The inspiration for “Blanche” began on a ranch south of Alpine when Tommy’s bird dog attacked Mady’s favorite hen. Feathers flew, but Tommy assured Mady that T-Bird has a soft mouth and did no harm.  Later in the afternoon at a sundowner in Suzanne’s backyard, concern was raised – what if Mady’s favorite hen does not survive the trauma? Ed, a personal injury lawyer visiting from Los Angeles, recommended that Tommy hire an attorney “just in case” and handed Tommy his business card.  Back at the ranch the same evening, Judge Stubblefield swore the little hen pecked on the glass door, seeking help. The attorney Ed, reflecting that his forty-year legal career was grounded on helping the aggrieved, texted Tommy that the little hen had engaged his services, and even though no physical injuries were evident, nevertheless she suffered from pain and anguish, and to expect a trial by jury. Judge Stubblefield, in a burst of brilliance, named Ed’s new client Blanche.

Fast forward a few months. Natalie, Steve’s daughter, a film major at Sul Ross University is looking for a West Texas story. The episode with Blanche stirred my memory about a bet made years earlier in Fort Stockton. 

Since their founding, Ft. Stockton and other small West Texas towns lacked venues for entertainment. Far from cities – Odessa is 90 miles, Midland 110 miles, El Paso 240 miles – the only entertainment was drummed up by people’s imagination, often involving the vast landscape of the Chihuahuan Desert and alcohol. Beer joints, now all extinct, proliferated as social centers where citizens discussed daily happenings, and for entertainment made bets with each other – bets on horse races, man-horse races, car races, car-airplane races, turtle races…any kind of contest to enliven a weekend.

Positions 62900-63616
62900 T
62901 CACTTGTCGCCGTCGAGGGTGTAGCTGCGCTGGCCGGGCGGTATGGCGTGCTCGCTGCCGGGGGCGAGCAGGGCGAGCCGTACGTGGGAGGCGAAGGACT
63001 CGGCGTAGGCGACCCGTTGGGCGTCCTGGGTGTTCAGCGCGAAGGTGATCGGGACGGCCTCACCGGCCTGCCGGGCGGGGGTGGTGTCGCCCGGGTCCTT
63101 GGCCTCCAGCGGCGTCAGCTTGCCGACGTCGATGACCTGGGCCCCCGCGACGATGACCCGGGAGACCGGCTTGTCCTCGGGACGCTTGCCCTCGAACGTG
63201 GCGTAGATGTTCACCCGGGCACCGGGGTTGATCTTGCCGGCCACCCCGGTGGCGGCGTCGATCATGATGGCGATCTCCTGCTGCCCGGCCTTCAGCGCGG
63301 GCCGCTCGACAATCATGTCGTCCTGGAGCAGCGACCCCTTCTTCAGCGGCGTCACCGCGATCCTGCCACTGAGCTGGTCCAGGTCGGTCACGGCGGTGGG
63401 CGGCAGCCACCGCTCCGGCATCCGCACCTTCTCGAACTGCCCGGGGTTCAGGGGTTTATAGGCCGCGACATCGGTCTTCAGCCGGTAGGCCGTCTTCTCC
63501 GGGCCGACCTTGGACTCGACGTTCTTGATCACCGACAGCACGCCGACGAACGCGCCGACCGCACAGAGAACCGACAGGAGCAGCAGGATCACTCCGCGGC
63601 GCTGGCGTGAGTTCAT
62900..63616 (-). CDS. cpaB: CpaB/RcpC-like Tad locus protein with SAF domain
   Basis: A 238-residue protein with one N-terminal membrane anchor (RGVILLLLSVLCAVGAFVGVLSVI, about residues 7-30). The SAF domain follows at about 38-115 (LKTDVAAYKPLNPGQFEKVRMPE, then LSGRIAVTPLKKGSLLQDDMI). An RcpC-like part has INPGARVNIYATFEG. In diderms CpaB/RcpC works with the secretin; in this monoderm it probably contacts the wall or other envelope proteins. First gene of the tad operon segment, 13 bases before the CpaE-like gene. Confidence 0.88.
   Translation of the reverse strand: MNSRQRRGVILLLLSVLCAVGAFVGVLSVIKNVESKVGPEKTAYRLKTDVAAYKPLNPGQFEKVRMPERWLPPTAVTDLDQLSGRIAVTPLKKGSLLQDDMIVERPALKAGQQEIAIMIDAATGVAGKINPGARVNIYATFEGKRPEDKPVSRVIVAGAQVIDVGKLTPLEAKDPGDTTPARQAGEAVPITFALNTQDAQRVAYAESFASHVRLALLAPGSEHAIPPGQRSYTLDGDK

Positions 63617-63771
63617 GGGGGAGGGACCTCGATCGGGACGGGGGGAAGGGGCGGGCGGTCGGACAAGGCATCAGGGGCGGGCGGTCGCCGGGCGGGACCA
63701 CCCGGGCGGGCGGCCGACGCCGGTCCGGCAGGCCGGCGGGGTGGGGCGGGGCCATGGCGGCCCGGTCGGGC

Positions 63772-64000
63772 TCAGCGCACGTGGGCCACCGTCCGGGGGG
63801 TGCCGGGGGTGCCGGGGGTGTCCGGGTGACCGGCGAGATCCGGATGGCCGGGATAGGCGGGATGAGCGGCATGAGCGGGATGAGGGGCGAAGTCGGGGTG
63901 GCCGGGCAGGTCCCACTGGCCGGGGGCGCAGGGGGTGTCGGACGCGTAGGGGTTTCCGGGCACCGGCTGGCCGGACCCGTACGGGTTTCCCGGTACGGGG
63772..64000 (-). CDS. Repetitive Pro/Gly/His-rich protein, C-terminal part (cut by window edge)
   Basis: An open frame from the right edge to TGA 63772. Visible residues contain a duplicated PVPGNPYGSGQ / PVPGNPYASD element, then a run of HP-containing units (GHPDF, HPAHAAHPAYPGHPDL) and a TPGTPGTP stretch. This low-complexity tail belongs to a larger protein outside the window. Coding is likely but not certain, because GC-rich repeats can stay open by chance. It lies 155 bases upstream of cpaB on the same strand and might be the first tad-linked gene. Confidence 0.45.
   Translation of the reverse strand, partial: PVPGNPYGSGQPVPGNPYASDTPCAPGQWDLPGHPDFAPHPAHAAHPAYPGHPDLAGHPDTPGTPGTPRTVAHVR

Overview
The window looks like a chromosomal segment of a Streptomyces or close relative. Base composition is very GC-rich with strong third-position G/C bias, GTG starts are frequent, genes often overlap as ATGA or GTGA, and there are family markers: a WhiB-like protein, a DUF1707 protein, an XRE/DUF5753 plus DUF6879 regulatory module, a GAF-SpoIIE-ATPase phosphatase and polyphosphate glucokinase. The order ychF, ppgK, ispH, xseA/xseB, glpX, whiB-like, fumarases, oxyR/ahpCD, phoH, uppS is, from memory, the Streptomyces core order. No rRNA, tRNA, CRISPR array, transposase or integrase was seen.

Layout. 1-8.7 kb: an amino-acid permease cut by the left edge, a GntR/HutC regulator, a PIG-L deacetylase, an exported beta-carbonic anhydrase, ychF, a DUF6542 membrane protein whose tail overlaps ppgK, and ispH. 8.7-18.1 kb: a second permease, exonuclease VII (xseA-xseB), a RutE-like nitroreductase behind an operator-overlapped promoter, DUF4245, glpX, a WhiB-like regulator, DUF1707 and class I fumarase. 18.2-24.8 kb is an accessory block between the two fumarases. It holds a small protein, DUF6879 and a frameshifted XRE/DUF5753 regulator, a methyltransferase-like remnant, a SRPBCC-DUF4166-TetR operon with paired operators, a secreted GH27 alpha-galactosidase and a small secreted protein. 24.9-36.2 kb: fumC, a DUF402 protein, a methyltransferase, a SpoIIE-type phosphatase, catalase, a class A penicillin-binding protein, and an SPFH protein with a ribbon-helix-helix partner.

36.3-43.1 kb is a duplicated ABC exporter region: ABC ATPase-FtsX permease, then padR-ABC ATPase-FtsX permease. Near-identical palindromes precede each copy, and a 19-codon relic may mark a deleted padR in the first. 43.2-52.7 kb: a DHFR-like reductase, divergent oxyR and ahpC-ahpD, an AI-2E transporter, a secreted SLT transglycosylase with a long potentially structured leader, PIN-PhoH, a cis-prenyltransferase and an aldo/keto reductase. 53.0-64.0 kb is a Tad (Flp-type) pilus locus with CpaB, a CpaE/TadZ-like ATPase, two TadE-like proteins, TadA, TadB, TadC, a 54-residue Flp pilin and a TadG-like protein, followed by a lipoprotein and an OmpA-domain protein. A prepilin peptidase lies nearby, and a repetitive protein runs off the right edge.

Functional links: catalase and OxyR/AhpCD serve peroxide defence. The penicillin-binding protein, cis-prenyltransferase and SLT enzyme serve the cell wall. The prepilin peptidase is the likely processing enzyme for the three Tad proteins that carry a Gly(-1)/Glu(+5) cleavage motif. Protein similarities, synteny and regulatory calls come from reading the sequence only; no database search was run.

In the late 1950’s, one such bet engaged the entire community: a bet between Jack Thornton and Louie Granger on whose chicken could fly the farthest. The two bettors enlisted Bill Hargus, an ex-WWII fighter pilot who owned a Piper Cub he used for shooting coyotes, to take the chickens up in his airplane and drop them simultaneously from 1,000 feet. The last chicken to land wins the bet. 

Unbeknownst to the two bettors, Bill Hargus bet heavily on one of the chickens. As his airplane gained altitude, Hargus reached behind his pilot’s seat and plucked feathers from the chicken he was betting against. When the chickens were dropped, one glided in large spirals back to earth and walked away. The other chicken dropped like a rock and did not survive the ordeal. Losers cried “fowl play!”

 As with many legends, different versions of the chicken bet proliferate. The bet, in whichever version, captured my imagination as a West Texas story made for a movie. Thus…the origin of Blanche. 

Sam Pfiester – Blanche Screenplay Writer and Producer